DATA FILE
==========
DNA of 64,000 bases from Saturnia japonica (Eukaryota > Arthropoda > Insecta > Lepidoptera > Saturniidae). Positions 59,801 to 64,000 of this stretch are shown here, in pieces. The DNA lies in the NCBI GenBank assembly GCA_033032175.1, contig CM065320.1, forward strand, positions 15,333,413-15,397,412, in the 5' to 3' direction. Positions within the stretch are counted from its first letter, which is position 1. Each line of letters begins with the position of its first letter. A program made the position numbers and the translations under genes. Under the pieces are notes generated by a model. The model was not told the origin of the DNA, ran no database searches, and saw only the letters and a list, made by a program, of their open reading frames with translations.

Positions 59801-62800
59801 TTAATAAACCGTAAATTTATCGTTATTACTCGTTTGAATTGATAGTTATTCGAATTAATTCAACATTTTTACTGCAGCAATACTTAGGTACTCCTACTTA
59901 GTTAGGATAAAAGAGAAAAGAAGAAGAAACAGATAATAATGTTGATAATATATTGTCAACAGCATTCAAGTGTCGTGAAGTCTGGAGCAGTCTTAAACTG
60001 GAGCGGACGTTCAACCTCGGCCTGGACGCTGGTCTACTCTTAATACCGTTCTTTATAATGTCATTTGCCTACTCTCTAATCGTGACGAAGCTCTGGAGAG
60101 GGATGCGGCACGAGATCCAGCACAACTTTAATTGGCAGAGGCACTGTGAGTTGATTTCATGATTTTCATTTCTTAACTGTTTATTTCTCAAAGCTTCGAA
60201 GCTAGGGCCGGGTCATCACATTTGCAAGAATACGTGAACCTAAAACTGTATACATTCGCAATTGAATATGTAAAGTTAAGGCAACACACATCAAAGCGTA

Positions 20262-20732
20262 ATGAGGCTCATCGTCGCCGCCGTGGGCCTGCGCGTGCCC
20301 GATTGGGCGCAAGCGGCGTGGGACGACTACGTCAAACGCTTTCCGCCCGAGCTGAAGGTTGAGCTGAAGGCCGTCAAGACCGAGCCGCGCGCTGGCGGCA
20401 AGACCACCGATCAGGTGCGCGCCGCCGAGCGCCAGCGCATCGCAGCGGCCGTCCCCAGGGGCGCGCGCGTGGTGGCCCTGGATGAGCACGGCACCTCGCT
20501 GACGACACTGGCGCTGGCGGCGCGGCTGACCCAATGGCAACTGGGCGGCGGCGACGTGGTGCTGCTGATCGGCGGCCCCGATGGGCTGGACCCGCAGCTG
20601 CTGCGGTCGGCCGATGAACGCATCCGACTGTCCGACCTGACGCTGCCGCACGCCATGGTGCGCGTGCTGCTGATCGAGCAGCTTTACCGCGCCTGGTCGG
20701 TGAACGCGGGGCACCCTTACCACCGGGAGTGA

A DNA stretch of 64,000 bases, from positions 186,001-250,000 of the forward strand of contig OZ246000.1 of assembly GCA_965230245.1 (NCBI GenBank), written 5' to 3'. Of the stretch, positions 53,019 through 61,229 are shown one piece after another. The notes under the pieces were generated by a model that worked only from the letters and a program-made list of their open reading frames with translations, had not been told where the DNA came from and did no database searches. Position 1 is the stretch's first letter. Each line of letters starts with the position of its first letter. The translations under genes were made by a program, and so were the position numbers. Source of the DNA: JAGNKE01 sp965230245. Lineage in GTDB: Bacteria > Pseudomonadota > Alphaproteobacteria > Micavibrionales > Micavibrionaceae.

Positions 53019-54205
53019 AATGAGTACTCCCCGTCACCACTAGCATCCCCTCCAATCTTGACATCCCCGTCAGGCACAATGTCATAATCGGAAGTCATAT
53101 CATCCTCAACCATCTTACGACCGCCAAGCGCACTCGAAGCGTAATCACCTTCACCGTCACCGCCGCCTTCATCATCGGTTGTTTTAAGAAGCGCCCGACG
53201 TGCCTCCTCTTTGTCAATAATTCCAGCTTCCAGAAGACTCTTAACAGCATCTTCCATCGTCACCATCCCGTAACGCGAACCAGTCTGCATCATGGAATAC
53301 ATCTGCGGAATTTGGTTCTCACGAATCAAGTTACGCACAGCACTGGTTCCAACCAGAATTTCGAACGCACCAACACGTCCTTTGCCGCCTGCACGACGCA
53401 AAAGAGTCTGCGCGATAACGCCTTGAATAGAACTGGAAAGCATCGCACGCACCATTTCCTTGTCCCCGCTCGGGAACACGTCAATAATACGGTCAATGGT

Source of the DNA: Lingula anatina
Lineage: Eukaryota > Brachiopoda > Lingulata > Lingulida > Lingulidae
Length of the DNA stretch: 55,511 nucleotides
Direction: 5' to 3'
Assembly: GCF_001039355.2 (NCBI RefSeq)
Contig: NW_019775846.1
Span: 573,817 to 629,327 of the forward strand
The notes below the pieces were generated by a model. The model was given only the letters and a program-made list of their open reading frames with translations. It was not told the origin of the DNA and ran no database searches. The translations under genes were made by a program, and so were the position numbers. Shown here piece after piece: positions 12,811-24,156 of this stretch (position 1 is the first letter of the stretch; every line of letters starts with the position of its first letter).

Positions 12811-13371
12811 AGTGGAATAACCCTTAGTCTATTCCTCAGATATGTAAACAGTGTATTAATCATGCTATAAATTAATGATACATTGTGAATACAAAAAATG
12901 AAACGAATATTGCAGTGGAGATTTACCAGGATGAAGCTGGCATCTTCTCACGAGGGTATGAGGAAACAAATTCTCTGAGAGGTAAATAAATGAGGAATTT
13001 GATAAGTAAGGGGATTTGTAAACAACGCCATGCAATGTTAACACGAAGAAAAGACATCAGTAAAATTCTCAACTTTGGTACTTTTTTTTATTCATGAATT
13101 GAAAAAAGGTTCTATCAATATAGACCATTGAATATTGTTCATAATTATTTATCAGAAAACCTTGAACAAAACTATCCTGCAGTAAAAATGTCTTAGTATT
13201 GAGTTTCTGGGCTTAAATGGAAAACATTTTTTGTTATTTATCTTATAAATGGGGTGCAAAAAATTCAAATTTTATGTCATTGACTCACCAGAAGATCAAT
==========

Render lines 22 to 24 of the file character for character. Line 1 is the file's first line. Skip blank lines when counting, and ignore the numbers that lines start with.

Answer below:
Source of the DNA: Lingula anatina
Lineage: Eukaryota > Brachiopoda > Lingulata > Lingulida > Lingulidae
Length of the DNA stretch: 55,511 nucleotides